Like modifiers designed to diffuse light, light attachments that create harder, more directional light have subtle variation in design and functionality, but all produce harder light than a softbox. A flash unit fitted with a parabolic (metal) reflector is the tool of choice as a main light source for most traditional portraits. These reflectors come in a variety of shapes and sizes as well as different interior finishes. There are a great number of accessories that can be attached to the parabolic reflectors to allow enhanced control over the light (snoots, grids, etc.). You can also modify your parabolics by changing the finish of the interior or putting diffusion material over the end of the reflector.

The effects produced by window light will vary depending on the direction the window faces, the time of day, and the type of glass in the window. Window treatments can further modify the light that strikes your subject.

When used correctly, parabolic reflectors will help you re-create that old Hollywood look. The best part of parabolic light is the amount of control it offers. When you can add light precisely where you want it, you can create a dramatic portrait.

A hard light setup and final image.

Shooting Up, Down, and Across

Today's post comes from the book Christopher Grey's Lighting Techniques for Beauty and Glamour Photography by Christopher Grey. It is available from and other fine retailers.

Shooting down or shooting up are angles many of us don’t use. Why not? They’re dramatic or fun, depending on how they’re approached. They’re also difficult because you may have to angle yourself in an uncomfortable position to get what you want. Depending on her perspective to the camera, your model may have to do the same. Here are a few tips.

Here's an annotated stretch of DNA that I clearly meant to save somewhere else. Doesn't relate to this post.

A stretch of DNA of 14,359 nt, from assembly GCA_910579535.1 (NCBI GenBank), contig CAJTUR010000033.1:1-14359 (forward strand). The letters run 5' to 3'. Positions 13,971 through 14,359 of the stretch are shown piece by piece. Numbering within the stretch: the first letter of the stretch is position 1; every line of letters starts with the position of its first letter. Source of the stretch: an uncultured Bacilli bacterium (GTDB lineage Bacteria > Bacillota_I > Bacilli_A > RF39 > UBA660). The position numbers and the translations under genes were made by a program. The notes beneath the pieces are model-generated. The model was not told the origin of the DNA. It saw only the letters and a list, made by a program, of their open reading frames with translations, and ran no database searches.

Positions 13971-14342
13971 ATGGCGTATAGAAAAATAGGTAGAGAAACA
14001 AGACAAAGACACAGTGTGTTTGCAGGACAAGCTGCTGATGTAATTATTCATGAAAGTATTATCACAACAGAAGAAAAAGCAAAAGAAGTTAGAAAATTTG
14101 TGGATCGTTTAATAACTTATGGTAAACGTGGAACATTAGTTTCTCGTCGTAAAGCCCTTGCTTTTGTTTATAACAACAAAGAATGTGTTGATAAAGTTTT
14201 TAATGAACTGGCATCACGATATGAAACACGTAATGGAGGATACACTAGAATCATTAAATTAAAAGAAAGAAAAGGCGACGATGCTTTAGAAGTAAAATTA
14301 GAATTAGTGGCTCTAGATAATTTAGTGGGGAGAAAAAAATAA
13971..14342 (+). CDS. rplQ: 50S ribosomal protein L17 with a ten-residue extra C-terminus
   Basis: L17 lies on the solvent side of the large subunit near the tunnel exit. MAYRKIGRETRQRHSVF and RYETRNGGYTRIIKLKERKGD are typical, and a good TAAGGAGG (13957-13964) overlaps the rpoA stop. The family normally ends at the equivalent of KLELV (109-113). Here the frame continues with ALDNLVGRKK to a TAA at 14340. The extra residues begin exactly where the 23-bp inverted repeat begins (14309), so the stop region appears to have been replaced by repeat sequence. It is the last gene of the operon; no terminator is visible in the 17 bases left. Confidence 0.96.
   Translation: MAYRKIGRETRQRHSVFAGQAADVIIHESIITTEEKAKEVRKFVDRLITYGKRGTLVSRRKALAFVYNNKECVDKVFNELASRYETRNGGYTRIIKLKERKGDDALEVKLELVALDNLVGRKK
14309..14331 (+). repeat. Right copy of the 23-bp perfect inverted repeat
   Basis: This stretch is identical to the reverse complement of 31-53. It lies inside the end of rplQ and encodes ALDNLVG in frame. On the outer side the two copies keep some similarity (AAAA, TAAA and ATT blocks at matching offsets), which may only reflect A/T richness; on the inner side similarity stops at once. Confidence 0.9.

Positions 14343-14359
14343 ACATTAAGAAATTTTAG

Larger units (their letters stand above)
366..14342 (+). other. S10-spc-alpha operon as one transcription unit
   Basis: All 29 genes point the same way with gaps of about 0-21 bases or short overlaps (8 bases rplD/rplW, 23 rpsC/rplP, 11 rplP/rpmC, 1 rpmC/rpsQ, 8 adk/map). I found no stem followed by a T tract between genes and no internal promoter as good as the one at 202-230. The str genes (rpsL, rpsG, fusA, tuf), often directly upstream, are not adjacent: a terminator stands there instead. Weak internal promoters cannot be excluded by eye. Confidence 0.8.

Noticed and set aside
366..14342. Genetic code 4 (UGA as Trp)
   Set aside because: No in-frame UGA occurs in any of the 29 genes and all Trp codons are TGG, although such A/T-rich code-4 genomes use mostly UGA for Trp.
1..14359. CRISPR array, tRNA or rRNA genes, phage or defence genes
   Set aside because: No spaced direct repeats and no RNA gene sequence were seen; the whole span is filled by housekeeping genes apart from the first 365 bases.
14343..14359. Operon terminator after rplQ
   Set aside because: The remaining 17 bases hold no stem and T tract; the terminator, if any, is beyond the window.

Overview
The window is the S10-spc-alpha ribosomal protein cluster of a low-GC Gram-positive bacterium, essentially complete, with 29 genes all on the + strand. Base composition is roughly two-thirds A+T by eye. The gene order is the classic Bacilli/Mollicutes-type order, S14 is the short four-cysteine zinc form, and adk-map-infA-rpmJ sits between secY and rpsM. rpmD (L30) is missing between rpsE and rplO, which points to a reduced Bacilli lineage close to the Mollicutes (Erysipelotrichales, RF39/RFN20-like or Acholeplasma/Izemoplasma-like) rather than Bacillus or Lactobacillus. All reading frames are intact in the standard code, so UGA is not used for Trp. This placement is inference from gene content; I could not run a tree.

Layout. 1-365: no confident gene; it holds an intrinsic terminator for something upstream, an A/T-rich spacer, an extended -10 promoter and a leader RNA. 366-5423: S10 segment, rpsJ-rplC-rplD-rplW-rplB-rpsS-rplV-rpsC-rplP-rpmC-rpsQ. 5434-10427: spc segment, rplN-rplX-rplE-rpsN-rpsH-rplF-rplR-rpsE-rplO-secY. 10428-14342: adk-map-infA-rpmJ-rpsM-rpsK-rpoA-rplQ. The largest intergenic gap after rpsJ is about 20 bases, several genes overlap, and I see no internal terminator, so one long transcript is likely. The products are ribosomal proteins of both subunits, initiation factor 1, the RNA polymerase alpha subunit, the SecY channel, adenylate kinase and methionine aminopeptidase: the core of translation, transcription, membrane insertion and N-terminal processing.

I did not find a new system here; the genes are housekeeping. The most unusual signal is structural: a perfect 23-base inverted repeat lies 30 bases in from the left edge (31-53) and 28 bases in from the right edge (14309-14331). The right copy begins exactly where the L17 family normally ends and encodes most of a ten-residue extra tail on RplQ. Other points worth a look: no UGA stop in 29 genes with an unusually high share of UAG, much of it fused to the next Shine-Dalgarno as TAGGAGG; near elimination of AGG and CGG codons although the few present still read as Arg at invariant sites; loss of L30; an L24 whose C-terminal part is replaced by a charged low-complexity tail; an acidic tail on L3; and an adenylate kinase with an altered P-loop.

The most important detail when shooting from any position is to carefully place the main light relative to your angle to the subject. In other words, if you light her so she looks great when you’re standing at full height, the setup will probably make her look awful when you drop to your knees and raise the camera. Set the light so it looks good from your shooting position, with the model in at least a basic pose, for better results. I can hear many of you questioning my sanity and asking why I would point out something so basic, but I’ve seen too many subjects lit badly when photographed from these angles that I felt I needed to address the issue.

Shooting up is more difficult than shooting down or across. The perspective problems you may encounter when the camera is so close to the model that the lower half of the image (the area closest to the lens) looks larger than the upper half might be difficult to deal with (see below).

Angling the model so that she leans slightly toward you and moving back a bit may be all you need to get an excellent image. In the first image, the light, a bare-tubed strobe, was placed at a typical height for her position. When she looked down at the camera, however, it was completely in the wrong position, creating deep shadows that hid her eyes and the underside of her cheeks and chin. Not very attractive. See imagebelow.